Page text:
The Times reports that London Mayor Boris Johnson will today lobby EU Commissioners and MEPs over the EU's proposed crackdown on hedge funds and private equity firms contained in the proposed Alternative Investment Fund Management Directive. The BBC quotes Johnson saying that the Directive was "open to people to construe it as a naked attempt by Paris and Berlin to attack the competitiveness of the City of London...those suspicions in my view are not wholly unfounded." In City AM, Johnson argues that "If we allow this directive to go ahead unamended, these alternate investment funds will not migrate to Paris or Frankfurt, they will go to New York, Shanghai or Singapore."
PA quotes Johnson saying, "In London alone, the private equity and venture capital industry directly employs around 7,000 people and we estimate a further 35,000 people are employed directly and indirectly by hedge fund managers."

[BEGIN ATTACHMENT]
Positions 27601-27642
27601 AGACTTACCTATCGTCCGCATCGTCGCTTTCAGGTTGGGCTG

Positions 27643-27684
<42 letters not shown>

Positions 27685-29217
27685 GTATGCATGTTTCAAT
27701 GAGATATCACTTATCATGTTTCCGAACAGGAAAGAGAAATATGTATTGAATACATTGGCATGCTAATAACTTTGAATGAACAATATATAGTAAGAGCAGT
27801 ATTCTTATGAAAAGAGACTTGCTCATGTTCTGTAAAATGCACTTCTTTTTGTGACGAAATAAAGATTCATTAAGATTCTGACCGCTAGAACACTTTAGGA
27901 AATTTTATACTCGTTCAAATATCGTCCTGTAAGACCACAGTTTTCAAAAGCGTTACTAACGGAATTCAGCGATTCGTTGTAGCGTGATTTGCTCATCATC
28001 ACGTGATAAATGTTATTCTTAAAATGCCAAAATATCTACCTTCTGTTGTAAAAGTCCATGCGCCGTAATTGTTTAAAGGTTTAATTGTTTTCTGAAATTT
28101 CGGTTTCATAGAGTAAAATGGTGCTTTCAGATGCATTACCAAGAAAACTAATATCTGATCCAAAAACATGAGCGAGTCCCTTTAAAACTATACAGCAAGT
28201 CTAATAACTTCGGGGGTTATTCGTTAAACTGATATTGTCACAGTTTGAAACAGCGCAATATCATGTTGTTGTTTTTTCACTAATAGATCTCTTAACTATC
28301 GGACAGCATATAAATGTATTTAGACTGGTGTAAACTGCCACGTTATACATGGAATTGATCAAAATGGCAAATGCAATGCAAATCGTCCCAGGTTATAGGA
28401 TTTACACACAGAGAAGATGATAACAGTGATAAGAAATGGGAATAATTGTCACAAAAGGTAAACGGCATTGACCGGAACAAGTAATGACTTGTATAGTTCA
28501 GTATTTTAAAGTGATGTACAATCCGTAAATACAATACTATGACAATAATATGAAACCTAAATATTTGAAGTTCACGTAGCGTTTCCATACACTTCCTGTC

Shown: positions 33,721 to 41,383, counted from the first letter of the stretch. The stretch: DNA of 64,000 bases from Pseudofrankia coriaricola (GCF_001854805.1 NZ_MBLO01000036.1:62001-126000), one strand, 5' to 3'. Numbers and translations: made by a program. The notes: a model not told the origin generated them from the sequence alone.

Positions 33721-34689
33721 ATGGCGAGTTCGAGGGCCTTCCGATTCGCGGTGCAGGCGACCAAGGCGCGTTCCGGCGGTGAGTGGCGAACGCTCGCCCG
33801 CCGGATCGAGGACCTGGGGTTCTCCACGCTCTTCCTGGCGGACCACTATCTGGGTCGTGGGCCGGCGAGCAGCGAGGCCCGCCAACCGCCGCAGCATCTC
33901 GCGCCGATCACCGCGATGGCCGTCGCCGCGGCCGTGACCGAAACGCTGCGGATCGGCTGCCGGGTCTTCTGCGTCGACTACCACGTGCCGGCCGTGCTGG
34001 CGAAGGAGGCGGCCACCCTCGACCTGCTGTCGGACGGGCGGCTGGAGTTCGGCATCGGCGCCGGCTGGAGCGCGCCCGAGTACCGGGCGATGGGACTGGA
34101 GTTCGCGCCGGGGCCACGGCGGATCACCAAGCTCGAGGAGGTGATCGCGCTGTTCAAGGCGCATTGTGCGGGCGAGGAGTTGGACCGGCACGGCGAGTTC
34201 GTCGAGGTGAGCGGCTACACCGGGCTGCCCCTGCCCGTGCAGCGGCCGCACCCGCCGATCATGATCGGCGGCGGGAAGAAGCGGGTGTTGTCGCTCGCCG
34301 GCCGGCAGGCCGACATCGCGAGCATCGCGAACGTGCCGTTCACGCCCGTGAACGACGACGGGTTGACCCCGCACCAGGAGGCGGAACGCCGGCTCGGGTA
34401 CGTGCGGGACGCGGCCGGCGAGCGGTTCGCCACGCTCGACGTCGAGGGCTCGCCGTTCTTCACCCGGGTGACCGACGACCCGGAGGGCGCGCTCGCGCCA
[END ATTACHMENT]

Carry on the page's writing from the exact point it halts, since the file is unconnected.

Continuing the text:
Labour MEP Peter Skinner, a member of the European Parliament's Economic and Monetary Affairs Committee, said "Boris Johnson's visit illustrates the isolation of the Conservative Party on critical issues that are driven by the EU...Influencing the EU does not come from one visit; it comes from sustained relationship building and a willingness to engage in the EU."
Writing in the FT, Director of Investment Affairs at the Association of British Insurers Peter Montagnon argues that "The restrictions on access to the European market that [the Directive] would place on fund managers in 'third countries' that do not adopt equivalent regulation are protectionist. The compliance burden is enormous and will stifle choice, while the purported protections are not particularly helpful to professional investors. Some of those managers the directive will hit are about as remote as you can get from the origins of the financial crisis."